NEWBURYPORT — The Conservation Law Foundation has filed a complaint against Steven Karp and his development company for alleged violations of the federal Clean Water Act at Karp’s four Newburyport marinas.
The initiative comes from the organization’s litigation office in Montpelier, Vt. Legal officials there say the suit, if served, will focus on the discharge of allegedly impure stormwater emissions by four marinas here — Newburyport Boat Basin at 99 Union Place; Newburyport Harbor Marina, 51 Water St.; Hilton’s Marina, 54 Merrimac St.; and Windward Yacht Yard, 58 Merrimac St.
According to records at the U.S. District Court of the District of Massachusetts, the complaint was filed on Feb. 14.
Zachary Griefen, enforcement litigator with the CLF, stated that Karp’s New England Development officials have not been served with a complaint. CLF officials say that it is possible to file an “intent to file” with the court, while working with the company to rectify conditions.
Chris Skiba, general manager of Newburyport Development, the local division of New England Development that is owned by Karp, yesterday said he had “no comment.”
In its “intent to file” document, the CLF stated that New England Development is discharging impure stormwater directly into the Merrimack River.
Also, the CLF states that NED has failed to obtain a permit that would give it limited permission to dispose of such stormwater runoff.
In addition, the NED “has failed to obtain individual (federal) permit coverage for the process water discharges with its pressure-washing activities.”
The CLF is a not-for-profit organization that its leaders say is focused on protecting the New England environment, including the waters, forests and mountains. It began operations in 1966.
In recent years it has taken an active role in attempting to improve the quality of rivers, lakes and the ocean by prevailing on waterfront organizations to limit the entry of stormwater into those waters.
Its “intent to file” memo lists Karp, top executive of New England Development, as the “person responsible for alleged violations.” It also mentions Newburyport Development LLC, the local division, as party to the alleged offenses.
The complaint alleges that impurities in stormwater (generated by rain and snow melt) are moving from the NED marinas to the river through the following means: pressure washing, paint removal; sanding, dry dock preparation and maintenance; engine maintenance and repairs; and disposal of shipyard liquids.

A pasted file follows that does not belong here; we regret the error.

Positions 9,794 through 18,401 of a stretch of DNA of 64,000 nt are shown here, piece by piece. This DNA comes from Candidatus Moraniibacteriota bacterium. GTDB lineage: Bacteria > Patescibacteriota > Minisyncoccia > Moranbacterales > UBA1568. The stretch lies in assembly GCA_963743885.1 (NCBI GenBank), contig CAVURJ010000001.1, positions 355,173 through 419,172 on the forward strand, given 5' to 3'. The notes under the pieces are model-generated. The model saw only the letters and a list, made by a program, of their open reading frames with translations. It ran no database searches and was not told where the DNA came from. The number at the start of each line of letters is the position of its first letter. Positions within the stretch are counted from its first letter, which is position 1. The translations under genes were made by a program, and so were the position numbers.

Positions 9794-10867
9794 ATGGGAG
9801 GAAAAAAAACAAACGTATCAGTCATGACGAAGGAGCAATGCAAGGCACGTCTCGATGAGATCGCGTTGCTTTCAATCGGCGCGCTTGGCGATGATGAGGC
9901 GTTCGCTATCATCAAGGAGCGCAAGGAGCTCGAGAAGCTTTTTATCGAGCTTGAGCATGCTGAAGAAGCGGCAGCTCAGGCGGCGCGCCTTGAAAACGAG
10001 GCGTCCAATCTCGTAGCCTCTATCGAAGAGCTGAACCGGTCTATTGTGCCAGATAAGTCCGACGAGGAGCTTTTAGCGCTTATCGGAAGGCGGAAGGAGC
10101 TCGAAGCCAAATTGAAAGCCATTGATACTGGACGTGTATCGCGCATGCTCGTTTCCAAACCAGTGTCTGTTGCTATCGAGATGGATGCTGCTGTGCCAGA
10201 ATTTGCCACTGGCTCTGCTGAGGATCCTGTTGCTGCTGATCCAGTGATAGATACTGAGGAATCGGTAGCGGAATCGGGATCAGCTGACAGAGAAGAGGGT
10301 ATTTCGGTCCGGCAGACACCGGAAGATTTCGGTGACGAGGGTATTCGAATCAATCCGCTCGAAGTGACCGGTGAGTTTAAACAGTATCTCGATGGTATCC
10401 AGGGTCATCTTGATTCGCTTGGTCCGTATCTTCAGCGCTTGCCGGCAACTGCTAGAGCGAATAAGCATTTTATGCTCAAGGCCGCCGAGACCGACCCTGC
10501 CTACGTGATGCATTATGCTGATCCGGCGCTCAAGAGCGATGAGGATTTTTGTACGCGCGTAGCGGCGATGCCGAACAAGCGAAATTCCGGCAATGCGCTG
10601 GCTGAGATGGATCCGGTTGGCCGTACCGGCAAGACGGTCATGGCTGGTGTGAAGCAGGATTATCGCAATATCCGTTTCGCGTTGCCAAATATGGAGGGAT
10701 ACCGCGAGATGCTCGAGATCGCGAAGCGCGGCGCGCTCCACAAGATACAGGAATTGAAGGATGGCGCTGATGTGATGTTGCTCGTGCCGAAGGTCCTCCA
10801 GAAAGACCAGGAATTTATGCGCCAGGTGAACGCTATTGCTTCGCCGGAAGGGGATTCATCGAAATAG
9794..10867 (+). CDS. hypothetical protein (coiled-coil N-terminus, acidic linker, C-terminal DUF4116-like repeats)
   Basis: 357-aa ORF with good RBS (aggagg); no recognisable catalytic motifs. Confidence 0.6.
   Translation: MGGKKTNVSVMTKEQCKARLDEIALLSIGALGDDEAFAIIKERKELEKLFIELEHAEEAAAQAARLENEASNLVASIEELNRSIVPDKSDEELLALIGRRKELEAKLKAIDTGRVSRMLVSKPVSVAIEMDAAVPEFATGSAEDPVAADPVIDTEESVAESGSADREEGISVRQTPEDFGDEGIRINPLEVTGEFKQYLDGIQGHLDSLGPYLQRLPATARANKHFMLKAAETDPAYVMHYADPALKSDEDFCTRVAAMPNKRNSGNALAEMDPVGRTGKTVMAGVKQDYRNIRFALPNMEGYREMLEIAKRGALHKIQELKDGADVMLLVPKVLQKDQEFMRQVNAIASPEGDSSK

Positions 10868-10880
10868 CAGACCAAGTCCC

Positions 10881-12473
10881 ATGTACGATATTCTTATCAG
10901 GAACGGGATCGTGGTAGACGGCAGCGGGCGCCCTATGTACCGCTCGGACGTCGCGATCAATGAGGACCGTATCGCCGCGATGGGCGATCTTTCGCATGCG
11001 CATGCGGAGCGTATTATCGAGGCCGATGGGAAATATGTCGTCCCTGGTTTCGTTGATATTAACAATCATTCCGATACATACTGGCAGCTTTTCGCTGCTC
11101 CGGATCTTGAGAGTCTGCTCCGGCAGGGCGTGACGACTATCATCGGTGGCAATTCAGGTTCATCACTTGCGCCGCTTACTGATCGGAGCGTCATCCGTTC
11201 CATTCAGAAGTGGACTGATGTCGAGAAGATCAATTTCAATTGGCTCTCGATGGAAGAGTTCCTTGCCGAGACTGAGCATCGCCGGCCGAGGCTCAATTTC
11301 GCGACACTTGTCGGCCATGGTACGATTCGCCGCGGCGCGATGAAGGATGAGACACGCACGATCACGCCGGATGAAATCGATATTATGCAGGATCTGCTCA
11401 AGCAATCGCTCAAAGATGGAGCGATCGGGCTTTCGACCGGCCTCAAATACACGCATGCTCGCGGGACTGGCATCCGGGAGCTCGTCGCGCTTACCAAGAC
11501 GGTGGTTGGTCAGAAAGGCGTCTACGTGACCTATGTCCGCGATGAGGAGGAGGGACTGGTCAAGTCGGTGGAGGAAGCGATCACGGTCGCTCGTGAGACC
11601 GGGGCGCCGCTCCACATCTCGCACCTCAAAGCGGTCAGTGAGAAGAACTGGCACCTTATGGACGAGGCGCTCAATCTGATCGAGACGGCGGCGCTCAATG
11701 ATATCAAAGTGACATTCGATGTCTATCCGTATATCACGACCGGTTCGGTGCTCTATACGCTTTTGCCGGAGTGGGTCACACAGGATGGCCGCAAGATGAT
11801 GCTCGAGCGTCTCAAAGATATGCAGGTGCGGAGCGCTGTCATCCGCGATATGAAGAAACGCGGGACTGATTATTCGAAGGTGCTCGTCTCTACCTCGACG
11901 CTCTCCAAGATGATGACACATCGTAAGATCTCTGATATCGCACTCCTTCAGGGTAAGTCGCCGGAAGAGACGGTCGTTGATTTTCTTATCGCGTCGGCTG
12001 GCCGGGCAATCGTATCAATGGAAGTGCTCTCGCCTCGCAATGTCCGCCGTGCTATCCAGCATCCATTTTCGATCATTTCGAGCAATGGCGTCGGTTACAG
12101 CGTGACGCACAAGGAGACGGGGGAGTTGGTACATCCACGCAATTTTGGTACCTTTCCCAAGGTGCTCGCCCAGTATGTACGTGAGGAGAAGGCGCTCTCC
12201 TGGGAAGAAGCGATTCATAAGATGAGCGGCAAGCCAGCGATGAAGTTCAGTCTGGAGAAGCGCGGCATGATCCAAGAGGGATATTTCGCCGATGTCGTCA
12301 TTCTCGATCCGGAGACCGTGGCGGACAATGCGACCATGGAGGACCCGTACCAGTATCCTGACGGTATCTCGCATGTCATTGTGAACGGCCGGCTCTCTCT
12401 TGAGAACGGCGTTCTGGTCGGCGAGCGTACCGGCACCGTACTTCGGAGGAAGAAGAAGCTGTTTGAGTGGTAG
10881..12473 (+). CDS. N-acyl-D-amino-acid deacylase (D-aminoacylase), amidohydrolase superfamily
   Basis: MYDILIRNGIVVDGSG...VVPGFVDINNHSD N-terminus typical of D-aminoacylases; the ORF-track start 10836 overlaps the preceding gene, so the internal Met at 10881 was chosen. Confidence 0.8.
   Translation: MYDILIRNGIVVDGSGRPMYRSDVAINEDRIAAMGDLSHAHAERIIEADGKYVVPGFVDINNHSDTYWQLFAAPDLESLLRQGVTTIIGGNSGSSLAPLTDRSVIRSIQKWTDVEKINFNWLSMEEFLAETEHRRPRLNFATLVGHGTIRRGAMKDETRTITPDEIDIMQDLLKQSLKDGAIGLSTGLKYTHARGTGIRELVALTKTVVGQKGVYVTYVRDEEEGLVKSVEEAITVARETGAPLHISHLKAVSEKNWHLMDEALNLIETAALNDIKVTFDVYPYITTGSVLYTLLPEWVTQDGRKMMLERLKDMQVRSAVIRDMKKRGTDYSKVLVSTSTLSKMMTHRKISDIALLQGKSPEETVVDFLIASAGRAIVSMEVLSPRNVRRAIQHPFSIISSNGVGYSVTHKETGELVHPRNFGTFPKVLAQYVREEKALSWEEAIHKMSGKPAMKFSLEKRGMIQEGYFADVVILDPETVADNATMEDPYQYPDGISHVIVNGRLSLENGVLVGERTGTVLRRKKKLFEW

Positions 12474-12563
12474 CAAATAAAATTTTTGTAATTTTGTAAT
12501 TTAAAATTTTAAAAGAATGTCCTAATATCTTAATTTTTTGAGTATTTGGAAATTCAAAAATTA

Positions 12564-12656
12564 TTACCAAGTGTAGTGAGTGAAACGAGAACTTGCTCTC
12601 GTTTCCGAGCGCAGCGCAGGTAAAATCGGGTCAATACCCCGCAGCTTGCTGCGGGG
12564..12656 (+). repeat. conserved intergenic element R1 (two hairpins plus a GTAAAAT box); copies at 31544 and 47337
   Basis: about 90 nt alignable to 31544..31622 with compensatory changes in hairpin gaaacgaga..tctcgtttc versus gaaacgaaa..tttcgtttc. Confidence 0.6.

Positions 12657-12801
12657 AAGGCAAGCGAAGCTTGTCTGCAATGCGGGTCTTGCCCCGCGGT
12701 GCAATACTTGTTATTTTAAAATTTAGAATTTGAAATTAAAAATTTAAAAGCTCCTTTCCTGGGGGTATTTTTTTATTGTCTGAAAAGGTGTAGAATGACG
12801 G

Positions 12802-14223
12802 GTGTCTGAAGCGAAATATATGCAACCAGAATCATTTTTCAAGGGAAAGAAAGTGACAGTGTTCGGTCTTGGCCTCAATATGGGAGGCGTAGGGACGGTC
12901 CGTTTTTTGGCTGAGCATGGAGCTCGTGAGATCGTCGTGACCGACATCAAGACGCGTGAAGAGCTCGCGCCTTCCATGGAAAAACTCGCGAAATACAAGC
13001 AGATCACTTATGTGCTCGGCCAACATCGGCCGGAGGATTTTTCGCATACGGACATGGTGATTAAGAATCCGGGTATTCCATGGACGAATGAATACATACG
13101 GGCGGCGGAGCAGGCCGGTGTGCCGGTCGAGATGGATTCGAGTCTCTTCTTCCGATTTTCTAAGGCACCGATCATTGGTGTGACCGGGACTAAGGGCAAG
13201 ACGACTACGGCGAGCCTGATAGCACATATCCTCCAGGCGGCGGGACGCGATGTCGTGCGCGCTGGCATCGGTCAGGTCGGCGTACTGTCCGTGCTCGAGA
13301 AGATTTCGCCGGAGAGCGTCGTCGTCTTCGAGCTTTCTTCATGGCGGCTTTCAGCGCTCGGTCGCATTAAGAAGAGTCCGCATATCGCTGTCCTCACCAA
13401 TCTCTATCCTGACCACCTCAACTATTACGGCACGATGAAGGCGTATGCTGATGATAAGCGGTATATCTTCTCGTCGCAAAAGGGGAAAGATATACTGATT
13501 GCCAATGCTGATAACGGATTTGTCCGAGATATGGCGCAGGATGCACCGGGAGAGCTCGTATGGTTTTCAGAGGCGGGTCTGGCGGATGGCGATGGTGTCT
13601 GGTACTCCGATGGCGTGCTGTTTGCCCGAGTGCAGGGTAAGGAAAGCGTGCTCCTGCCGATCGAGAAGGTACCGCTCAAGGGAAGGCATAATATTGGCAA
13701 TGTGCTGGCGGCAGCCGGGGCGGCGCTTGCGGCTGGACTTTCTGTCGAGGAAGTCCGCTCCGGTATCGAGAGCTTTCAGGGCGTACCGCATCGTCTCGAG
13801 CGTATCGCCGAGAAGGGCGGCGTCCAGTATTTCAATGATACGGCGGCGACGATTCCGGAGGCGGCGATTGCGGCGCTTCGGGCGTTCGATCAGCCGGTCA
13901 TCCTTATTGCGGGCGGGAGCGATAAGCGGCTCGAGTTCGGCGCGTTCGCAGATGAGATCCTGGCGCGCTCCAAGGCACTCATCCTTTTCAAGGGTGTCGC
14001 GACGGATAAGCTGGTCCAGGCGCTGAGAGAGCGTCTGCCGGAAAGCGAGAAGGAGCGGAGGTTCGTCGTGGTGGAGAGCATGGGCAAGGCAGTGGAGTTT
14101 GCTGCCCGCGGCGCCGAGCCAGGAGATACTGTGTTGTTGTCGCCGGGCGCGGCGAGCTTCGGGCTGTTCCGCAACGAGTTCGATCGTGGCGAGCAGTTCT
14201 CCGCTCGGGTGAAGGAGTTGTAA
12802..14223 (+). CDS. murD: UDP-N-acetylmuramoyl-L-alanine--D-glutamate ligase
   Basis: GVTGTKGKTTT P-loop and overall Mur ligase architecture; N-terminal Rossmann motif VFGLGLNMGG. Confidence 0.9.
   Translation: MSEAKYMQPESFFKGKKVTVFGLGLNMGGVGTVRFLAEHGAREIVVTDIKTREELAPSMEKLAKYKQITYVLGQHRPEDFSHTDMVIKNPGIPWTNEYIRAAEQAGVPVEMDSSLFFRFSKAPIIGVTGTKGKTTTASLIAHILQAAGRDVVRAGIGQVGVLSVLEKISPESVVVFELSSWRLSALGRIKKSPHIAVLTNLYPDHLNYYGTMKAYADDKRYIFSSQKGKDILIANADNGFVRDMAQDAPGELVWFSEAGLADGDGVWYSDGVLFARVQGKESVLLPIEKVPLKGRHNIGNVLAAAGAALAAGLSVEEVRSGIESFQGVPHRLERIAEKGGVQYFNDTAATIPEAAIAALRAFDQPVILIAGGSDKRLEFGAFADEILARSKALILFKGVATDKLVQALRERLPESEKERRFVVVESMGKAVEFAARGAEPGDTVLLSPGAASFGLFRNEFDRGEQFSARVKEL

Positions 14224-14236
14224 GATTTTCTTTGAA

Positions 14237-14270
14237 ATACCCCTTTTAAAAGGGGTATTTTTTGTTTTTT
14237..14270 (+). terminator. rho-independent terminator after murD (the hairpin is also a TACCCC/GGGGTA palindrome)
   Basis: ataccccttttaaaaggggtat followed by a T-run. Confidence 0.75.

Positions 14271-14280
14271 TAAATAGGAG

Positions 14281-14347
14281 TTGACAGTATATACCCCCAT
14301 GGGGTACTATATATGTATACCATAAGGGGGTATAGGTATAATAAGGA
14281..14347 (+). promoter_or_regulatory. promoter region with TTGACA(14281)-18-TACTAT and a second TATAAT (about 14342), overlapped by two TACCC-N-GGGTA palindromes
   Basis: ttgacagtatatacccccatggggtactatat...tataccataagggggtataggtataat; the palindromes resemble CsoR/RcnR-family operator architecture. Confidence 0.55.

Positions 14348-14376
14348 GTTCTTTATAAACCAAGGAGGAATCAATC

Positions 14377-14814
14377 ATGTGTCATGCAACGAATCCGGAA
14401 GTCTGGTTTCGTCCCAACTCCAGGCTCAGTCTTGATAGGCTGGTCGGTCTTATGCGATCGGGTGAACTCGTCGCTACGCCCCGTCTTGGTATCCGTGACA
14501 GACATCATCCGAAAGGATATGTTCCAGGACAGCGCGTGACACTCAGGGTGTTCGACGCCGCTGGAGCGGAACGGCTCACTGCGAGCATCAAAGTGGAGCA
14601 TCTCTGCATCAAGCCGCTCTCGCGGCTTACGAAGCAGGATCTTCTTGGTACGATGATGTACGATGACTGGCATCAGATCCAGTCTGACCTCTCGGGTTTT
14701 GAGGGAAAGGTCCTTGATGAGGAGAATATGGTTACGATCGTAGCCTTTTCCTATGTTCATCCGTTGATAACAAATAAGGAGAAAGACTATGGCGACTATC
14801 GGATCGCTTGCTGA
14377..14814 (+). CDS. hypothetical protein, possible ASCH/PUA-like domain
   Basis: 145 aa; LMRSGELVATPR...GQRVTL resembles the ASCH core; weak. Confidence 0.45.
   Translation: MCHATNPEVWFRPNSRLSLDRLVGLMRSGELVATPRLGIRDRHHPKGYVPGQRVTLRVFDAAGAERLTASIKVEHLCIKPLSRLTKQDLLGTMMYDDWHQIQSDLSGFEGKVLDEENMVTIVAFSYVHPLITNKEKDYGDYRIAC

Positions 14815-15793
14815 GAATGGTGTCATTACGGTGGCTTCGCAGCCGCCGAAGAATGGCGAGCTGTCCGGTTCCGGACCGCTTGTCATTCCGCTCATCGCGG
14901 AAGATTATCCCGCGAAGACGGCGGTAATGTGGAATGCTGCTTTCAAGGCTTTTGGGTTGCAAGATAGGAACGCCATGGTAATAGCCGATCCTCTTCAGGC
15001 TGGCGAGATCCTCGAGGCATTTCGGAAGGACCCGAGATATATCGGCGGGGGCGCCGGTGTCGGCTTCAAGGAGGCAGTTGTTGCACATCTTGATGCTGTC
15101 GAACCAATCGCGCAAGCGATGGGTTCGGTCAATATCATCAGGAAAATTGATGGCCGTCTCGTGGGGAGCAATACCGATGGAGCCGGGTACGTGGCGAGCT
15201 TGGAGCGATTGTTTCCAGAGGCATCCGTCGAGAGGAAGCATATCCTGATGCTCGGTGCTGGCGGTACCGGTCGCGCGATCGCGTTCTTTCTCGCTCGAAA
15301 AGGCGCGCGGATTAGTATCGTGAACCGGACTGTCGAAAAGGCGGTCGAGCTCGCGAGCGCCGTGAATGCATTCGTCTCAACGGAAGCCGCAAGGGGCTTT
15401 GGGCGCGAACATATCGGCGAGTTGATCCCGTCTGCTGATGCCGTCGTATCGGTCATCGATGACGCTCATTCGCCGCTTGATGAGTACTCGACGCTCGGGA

It states that NED “must develop and implement a stormwater pollution prevention plan” and it must submit to the Environmental Protection Agency “a complete notice of intent to be covered under the Multi-Sector General Permit” that would monitor its emissions into the river.
Griefen declined to provide detailed comment on the proposed suit.
But he indicated that the CLF’s paramount interest is to get NED to alter its operations so that it obtains permits and improves the quality of stormwater emissions.
Griefen appeared unclear as to whether NED was aware of CLF’s concerns. but he said CLF’s “intent to file suit” will be served on NED executives in the “near future.”
“Before you can bring suit, state and federal agencies require a time (and method) to fix a problem,” he said.
Griefen said the CLF is open to giving NED time to assess the problem and develop an action plan of its own.
Karen Richmond, a spokeswoman from the CLF, yesterday said that the organization is open to working with alleged violaters so improvements can be made. She said months can go by between the time the CLF files an “intent to file” and legal action, if any, takes place.
Randall Lyons, business manager for Newburyport Marinas, which operates the four marinas cited, did not respond to a request for comment.
Paul Hogg, municipal harbormaster here, said that “no paperwork or news of lawsuits have reached my desk.”
CLF documents state that “each separate violation of the (Clean Water) Act subjects NED to a penalty of up to $32,500 per day for each violation which occurred between March 15, 2004 and Jan. 12, 2009, and up to $37,500 per day for each violation that occurred after Jan. 12, 2009.”
The CLF states that violations have occurred “since at least 2007.”